If Donald Trump’s election as the next U.S. president accomplishes nothing else, it has been remarkably successful in fostering public discourse about how we as a people think and talk about race in America.
“The U.S. is, again, at an historical juncture where we’re seeing tremendous contestation about race,” said Clarissa Hayward, who studies democratic politics and racial identity at Washington University in St. Louis. “The exit polls confirmed stark racial divisions in voter support for Trump, and that’s one of the important things people have been posting and talking about since the election.”
Hayward, an associate professor of political science in Arts & Sciences, is the author of “How Americans Make Race: Stories, Institutions, Spaces” (Cambridge University Press, 2013), an award-winning book that explores how people produce and reproduce racial identities.
- ‘White identity’ politics: “Trump’s political success has legitimized and given voice to a white identity politics that is structured around resentment based on the perceived decline of white racial privilege,” she said.
- Struggles for racial justice: “Black Lives Matter, on the other hand, has re-activated, re-energized and put on the political agenda once again claims about racial injustice and political arguments for redressing systemic racial inequality.” For Hayward, the 2016 election was, in part, a battle between these competing narratives. In this battle, Trump held advantages over Hillary Clinton on several fronts. Trump, by most accounts, was the better showman and provocateur, an entertainer capable of pushing his story into national headlines on a daily basis.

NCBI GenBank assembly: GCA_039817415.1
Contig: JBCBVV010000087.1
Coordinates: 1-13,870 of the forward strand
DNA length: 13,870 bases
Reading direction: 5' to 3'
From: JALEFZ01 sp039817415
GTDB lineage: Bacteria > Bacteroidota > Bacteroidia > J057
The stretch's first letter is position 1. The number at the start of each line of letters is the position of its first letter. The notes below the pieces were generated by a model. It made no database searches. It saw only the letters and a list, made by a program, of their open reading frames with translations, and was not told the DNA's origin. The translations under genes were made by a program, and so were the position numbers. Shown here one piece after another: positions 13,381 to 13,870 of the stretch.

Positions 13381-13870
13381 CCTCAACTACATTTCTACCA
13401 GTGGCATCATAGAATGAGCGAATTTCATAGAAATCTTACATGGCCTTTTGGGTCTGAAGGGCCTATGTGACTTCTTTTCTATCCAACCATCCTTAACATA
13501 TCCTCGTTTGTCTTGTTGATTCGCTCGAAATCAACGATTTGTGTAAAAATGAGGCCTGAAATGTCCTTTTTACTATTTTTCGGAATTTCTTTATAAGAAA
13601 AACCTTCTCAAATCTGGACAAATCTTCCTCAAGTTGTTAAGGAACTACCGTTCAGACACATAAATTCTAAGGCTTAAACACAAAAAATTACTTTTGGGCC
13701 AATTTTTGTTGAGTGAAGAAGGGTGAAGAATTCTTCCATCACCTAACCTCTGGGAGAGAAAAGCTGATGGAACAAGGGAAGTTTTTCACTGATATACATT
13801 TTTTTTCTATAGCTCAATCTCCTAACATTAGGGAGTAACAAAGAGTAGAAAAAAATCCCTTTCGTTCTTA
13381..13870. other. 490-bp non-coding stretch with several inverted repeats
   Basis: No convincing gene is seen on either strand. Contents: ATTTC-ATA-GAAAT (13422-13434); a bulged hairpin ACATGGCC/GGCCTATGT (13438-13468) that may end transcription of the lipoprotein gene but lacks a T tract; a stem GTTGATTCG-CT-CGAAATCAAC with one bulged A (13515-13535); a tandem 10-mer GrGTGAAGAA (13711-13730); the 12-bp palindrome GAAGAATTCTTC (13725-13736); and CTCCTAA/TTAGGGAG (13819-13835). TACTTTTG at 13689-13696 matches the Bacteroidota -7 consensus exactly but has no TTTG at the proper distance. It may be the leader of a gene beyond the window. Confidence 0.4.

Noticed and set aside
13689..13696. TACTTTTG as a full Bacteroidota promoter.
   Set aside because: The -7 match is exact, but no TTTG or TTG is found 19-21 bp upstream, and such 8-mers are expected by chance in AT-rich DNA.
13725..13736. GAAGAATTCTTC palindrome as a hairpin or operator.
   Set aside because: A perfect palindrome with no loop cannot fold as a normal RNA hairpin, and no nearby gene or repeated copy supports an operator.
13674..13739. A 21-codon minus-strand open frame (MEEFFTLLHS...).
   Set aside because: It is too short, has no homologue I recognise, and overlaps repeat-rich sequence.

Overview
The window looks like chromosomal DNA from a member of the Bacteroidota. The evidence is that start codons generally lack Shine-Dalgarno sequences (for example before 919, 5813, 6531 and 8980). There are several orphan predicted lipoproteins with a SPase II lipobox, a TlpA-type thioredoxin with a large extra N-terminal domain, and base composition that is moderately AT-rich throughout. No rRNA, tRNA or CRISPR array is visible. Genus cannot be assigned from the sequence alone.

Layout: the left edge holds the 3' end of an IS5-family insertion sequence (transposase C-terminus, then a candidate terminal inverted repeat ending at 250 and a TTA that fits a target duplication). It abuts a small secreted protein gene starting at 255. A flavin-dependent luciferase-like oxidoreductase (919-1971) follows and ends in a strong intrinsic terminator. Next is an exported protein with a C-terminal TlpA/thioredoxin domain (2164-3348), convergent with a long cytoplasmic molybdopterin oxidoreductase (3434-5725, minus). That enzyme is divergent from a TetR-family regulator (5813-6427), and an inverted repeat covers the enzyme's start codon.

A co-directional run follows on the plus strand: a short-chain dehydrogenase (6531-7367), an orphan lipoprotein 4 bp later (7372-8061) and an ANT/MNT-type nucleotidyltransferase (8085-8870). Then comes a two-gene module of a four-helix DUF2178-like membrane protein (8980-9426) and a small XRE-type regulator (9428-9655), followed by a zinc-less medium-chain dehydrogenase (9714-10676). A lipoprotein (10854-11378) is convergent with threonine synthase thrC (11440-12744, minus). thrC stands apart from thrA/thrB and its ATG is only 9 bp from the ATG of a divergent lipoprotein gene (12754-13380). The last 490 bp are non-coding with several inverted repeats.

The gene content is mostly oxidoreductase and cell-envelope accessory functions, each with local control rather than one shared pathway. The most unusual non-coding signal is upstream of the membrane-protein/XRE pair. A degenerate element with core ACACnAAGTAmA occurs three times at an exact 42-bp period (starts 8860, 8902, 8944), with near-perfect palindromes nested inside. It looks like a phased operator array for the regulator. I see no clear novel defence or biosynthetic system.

- Competing identity narratives?: But Trump also held the advantage, said Hayward, in that he tapped into white racial resentment with his promise to “make America great again.” Clinton, by contrast, struggled with a message of inclusion that failed to mobilize enough voters. CNN’s 2016 election exit poll results, which documented an 88 percent share of the black vote for Clinton and a 56 percent share of the white vote for Trump, serve as a reminder that racially charged narratives still have a powerful hold on the American mindset. Still, Clinton’s slightly stronger showing (43 percent) among younger white voters (ages 18-29) may suggest that this mindset is changing.
- Resentment vs. racial justice: Hayward’s research suggests that racial stories which help to win big cultural battles — the ones that emerge politically triumphant — tend to gain momentum from such successes. The challenge for the left, she said, is to construct a racial narrative that can win out over Trump’s. “Trump has apparently done a good job of telling racial stories that build coalitions around white racial resentment,” Hayward said. “Now the left must learn to tell competing narratives that build coalitions around racial justice.”
Read more from our experts on Election 2016.
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